Here are some great quotes I have come across recently and a few thoughts to go along with them.
“If you can’t explain it simply, you don’t understand it well enough.” – Albert Einstein
Wow, there’s a lot I don’t understand and I think this blog proves that point.
“To be clever enough to get a great deal of money, one must be stupid enough to want it.” – G.K. Chesterton
“The real voyage of discovery consists not in seeking new landscapes, but in having new eyes.” – Marcel Proust
I love to ponder this idea when it comes to spiritual things.
“There’s nothing I like less than bad arguments for a view that I hold dear.” – Daniel Dennett
Anyone else ever feel like this at church, or on facebook during a major election? Read Full PostGo to Comments
There is truly opposition in all things isn’t there? Name absolutely anything and *poof* there will be someone with a reason for opposing it. Where there is an object and visible light, there will be a shadow.
It’s all good though, that’s the way it should be, we’re here to have options that challenge us. To see what we will choose do with the time and information we have at our disposal is the great purpose of life.Go to Comments
“In God’s great wisdom he has deliberately made the symbols of the temple unique, because their very uniqueness demands the mind ask the questions: Why do we do that? What’s the meaning of that? What’s the significance of this? These are the very questions God wants us to answer, the danger is not that we will ask the questions, the danger is that we become so familiar we stop asking the questions.” – Michael S. Wilcox, Blessings of the House of the Lord, 1999
This quote goes great with this article – think about it.Go to Comments
We consider that God has created man with a mind capable of instruction, and a faculty which may be enlarged in proportion to the heed and diligence given to the light communicated from heaven to the intellect; and that the nearer man approaches perfection, the clearer are his views, and the greater his enjoyments, till he has overcome the evils of his life and lost every desire for sin; and like the ancients, arrives at that point of faith where he is wrapped in the power and glory of his Maker and is caught up to dwell with Him. (Joseph Smith, History of the Church, 2:8)
Came across this quote in Elder Bednar’s latest book Power to Become, the third in a trilogy of really great books.
There are so many wonderful concepts in this one quote. I’m not going to attempt to provide any commentary on it because I think that a good 20 minutes of pondering these words is sufficient for the Spirit to open your mind to more wonderful things.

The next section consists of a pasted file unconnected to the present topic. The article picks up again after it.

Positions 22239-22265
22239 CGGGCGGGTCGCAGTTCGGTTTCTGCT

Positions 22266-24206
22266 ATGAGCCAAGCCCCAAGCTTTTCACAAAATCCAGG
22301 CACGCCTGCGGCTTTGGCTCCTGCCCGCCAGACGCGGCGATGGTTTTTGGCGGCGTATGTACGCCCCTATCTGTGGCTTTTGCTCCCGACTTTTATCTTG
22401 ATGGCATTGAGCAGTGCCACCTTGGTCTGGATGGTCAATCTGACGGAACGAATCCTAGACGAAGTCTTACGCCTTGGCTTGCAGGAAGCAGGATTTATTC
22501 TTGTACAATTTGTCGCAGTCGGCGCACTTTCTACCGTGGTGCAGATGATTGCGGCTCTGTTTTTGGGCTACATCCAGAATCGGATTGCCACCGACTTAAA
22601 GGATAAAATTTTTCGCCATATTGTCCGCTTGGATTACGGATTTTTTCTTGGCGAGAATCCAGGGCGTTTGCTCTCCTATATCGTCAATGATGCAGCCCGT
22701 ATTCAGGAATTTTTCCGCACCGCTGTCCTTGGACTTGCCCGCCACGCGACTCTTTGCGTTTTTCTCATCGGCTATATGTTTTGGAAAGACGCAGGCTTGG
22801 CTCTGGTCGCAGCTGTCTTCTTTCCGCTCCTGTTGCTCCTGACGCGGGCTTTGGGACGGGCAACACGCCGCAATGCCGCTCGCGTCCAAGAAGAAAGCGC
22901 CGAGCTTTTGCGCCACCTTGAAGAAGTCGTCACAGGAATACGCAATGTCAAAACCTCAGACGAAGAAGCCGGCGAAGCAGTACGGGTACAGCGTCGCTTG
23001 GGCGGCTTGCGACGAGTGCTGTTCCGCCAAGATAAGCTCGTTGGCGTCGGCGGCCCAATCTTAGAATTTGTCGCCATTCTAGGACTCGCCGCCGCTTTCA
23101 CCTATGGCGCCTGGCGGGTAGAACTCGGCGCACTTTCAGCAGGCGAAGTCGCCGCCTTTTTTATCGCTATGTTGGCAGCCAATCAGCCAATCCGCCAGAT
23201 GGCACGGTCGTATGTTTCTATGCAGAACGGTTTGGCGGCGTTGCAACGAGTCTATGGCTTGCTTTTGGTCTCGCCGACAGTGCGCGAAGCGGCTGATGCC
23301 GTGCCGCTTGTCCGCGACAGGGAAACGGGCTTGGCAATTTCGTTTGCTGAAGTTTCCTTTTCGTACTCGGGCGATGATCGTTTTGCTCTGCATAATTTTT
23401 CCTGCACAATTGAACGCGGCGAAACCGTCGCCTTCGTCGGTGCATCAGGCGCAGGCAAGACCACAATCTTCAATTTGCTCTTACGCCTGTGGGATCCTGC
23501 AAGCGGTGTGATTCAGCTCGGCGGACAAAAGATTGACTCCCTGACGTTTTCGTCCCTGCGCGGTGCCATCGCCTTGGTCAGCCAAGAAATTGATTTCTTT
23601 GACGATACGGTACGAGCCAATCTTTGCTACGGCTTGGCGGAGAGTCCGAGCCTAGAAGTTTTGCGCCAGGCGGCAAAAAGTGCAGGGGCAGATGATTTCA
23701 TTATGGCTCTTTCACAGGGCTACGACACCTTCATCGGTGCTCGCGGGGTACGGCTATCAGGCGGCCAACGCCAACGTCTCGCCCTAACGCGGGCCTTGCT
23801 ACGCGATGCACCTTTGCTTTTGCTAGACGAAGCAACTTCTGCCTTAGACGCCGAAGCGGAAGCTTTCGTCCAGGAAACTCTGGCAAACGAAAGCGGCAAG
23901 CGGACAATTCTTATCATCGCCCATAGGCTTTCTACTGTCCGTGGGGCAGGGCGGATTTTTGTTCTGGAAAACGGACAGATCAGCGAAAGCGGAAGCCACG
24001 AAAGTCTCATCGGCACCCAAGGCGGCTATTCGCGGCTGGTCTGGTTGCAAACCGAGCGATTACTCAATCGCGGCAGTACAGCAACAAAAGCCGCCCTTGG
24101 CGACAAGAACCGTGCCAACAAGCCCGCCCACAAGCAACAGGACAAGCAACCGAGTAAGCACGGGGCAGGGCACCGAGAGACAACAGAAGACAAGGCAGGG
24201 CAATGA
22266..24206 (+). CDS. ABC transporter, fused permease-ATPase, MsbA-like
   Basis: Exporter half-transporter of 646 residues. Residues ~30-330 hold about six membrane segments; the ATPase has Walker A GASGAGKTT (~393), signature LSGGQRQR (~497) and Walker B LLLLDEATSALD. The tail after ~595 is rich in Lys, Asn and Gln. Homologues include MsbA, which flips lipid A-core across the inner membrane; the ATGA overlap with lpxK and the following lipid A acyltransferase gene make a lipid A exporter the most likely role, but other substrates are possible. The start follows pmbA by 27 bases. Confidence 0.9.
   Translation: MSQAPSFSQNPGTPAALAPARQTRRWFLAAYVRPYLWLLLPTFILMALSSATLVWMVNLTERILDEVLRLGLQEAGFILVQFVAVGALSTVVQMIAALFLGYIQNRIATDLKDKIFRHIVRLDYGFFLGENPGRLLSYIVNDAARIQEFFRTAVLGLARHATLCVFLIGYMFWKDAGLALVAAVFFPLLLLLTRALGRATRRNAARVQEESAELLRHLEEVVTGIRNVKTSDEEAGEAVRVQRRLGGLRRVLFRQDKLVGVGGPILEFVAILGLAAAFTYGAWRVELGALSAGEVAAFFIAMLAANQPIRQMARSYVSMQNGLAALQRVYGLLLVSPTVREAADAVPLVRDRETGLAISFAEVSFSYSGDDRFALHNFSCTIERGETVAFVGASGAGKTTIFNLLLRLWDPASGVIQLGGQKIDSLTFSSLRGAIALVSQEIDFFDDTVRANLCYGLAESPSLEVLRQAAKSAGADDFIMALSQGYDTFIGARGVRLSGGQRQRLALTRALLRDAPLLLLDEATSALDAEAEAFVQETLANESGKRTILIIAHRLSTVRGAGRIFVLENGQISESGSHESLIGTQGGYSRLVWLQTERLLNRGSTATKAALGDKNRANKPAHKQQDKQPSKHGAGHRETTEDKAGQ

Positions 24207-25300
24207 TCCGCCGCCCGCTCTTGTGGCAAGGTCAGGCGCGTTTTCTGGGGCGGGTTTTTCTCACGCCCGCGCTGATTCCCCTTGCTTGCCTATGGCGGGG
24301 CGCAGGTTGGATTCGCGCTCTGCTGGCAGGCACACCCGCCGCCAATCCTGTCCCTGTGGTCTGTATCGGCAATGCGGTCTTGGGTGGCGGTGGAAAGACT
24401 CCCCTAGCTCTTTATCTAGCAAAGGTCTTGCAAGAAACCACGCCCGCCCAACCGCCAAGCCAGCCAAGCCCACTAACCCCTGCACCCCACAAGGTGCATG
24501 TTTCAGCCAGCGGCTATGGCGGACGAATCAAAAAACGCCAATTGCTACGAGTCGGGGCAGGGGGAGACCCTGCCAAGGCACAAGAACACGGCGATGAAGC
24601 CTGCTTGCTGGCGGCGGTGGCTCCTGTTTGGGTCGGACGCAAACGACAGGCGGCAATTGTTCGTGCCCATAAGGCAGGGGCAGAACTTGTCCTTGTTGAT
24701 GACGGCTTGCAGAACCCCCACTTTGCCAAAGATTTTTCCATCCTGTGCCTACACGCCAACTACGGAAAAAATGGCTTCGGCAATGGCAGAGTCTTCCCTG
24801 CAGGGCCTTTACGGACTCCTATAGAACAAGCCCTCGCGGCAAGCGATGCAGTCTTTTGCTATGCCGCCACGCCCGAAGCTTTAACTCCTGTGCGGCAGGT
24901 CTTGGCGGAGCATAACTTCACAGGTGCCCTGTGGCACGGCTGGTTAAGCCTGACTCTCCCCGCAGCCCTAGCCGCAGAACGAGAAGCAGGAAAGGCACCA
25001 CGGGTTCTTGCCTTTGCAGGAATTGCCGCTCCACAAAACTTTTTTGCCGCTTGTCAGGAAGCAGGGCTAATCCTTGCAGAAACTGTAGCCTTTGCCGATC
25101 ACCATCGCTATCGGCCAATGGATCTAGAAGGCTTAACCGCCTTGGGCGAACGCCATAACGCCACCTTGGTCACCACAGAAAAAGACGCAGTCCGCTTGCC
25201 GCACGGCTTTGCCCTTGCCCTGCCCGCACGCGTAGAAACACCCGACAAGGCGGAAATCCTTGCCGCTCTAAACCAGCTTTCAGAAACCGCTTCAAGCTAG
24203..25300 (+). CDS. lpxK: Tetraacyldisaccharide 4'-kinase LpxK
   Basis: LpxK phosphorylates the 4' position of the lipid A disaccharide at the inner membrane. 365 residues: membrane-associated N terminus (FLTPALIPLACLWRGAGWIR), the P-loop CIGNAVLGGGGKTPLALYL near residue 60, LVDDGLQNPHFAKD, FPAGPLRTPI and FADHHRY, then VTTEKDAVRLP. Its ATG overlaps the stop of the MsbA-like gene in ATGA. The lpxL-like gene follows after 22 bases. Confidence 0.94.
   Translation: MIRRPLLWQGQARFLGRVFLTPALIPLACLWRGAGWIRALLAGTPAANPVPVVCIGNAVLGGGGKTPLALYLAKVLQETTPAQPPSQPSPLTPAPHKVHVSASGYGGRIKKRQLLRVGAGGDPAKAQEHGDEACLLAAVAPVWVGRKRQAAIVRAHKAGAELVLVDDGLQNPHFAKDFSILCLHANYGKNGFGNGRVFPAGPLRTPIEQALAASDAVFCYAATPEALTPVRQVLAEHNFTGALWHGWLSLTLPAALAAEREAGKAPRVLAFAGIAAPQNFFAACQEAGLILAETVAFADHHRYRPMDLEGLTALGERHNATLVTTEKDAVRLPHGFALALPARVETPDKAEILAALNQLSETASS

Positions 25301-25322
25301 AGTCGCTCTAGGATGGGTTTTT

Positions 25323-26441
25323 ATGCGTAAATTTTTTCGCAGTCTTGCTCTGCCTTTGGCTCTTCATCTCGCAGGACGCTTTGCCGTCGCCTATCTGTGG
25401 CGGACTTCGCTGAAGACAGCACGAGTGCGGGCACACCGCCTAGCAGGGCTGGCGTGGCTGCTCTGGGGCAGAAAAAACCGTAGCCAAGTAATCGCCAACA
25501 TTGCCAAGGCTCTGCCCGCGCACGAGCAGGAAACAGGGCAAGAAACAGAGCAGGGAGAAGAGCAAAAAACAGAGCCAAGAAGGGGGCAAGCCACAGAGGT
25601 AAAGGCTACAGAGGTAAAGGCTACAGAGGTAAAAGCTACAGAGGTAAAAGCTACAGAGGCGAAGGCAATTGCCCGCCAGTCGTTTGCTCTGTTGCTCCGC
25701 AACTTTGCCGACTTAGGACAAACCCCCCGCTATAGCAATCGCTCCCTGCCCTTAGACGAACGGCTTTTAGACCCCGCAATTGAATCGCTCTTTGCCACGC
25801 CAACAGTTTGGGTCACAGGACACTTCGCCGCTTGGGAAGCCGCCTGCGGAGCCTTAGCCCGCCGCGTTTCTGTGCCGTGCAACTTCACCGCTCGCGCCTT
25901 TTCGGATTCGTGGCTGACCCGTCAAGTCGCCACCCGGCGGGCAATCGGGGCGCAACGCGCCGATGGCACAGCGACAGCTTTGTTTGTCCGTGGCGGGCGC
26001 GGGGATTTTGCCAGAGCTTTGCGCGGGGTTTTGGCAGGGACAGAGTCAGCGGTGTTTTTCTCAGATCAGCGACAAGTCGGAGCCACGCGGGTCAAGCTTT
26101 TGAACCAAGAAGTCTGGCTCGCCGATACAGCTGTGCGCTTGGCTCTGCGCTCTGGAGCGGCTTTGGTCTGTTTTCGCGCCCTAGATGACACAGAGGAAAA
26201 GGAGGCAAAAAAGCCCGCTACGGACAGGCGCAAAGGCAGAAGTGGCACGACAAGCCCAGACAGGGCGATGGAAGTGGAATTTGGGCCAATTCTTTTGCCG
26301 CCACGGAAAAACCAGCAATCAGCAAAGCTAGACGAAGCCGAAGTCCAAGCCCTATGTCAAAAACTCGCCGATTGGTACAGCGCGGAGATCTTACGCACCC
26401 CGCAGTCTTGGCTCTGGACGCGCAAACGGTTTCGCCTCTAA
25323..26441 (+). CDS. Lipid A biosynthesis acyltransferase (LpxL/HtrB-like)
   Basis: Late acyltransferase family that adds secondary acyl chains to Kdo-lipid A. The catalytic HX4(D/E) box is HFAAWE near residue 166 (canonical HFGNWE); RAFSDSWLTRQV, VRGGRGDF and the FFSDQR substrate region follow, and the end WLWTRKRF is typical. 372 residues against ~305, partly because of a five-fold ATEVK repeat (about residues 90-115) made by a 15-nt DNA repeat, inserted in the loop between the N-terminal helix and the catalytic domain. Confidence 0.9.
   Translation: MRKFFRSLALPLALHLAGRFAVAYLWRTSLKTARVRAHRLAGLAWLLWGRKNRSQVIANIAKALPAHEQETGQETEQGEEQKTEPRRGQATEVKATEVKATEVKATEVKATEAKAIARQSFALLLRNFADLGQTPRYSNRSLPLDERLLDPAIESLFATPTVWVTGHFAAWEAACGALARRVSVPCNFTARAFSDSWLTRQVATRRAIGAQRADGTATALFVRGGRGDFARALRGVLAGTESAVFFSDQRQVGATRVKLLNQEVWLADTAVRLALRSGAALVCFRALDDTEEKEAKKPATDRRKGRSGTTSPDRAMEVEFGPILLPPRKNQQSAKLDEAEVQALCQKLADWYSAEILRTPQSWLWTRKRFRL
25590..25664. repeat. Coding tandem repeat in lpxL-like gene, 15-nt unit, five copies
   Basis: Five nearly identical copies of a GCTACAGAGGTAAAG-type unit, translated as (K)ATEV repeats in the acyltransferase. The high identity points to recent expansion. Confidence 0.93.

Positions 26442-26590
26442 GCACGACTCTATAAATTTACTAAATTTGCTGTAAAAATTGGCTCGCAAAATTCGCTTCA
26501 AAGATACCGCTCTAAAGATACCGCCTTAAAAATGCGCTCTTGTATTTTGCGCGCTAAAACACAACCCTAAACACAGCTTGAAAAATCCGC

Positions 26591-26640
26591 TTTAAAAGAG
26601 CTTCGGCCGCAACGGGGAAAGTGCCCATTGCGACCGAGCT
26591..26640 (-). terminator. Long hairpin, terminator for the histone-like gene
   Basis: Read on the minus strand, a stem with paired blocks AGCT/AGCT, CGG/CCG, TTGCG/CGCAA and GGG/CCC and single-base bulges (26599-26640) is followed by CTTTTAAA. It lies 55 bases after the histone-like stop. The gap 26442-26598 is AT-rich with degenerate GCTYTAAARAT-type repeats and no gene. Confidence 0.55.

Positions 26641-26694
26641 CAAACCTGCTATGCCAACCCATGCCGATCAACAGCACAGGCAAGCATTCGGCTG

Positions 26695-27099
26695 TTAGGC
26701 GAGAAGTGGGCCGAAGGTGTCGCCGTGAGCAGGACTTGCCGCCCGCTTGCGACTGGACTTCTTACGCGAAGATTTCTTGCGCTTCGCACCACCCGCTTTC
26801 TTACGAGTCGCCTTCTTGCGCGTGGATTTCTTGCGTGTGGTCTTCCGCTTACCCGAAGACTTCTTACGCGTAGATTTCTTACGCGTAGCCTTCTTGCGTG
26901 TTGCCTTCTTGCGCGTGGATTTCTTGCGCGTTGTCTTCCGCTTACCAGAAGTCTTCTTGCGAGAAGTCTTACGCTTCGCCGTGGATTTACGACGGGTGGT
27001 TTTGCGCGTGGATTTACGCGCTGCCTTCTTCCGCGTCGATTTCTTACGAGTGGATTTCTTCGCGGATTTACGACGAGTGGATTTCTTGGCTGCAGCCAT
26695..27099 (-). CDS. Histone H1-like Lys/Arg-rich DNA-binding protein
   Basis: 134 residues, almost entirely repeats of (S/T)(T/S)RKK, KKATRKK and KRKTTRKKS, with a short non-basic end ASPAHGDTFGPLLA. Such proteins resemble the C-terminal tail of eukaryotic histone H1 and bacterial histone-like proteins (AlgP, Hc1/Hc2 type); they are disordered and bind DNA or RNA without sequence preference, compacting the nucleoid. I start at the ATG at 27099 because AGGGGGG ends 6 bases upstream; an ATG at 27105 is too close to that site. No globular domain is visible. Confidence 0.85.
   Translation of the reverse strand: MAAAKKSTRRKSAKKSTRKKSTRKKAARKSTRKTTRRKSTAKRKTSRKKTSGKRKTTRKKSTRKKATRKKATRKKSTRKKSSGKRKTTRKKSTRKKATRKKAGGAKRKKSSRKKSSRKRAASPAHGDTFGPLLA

I can tell I’m going to like Power to Become, I’m only 20 pages in and I’m quite impressed with the boldness of the doctrine Bednar is laying down. I’ll have to do a full review later, but the first 20 pages alone are more than worth the purchase of this book.
Go to Comments
“The Latter-day Saints are in many respects like other people who are not Latter-day Saints. We are apt to entertain views which are not very correct, and which may be the result of our traditions and preconceived ideas. This is a peculiarity that pertains to mankind generally, that whenever they deal with the things of God, or speak about them, or contemplate them, and especially when they read the predictions made by the servants of God concerning future events, or events that may transpire right before their eyes, they are apt to get, sometimes, erroneous ideas, or, at least, exaggerated ideas, in relation to them.” – George Q. Cannon, JD 21:264
I have seen the impact of traditions and preconceived ideas in my own experience, and overcoming them has been necessary to growing closer to God. One might assume that we are safe in just sticking with whatever we learn at Church and are taught by our leaders, but Ezra Taft Benson warned:
“Not only are there apostates within our midst, but there are also apostate doctrines that are sometimes taught in our classes and from our pulpits and that appear in our publications. And these apostate precepts of men cause our people to stumble…” (Ezra Taft Benson, Conference Report, April 1949, p. 163, Apr. 1969, p. 11)
Now don’t go throwing the baby out with the bath water, remember that George Q. Cannon observed that this is a peculiarity that pertains to mankind generally. Sometimes we are exposed to false ideas intentionally or unintentionally, but this shouldn’t concern us that much. Part of our mortal experience is seeing whether or not we will put forth the effort to discern light from darkness.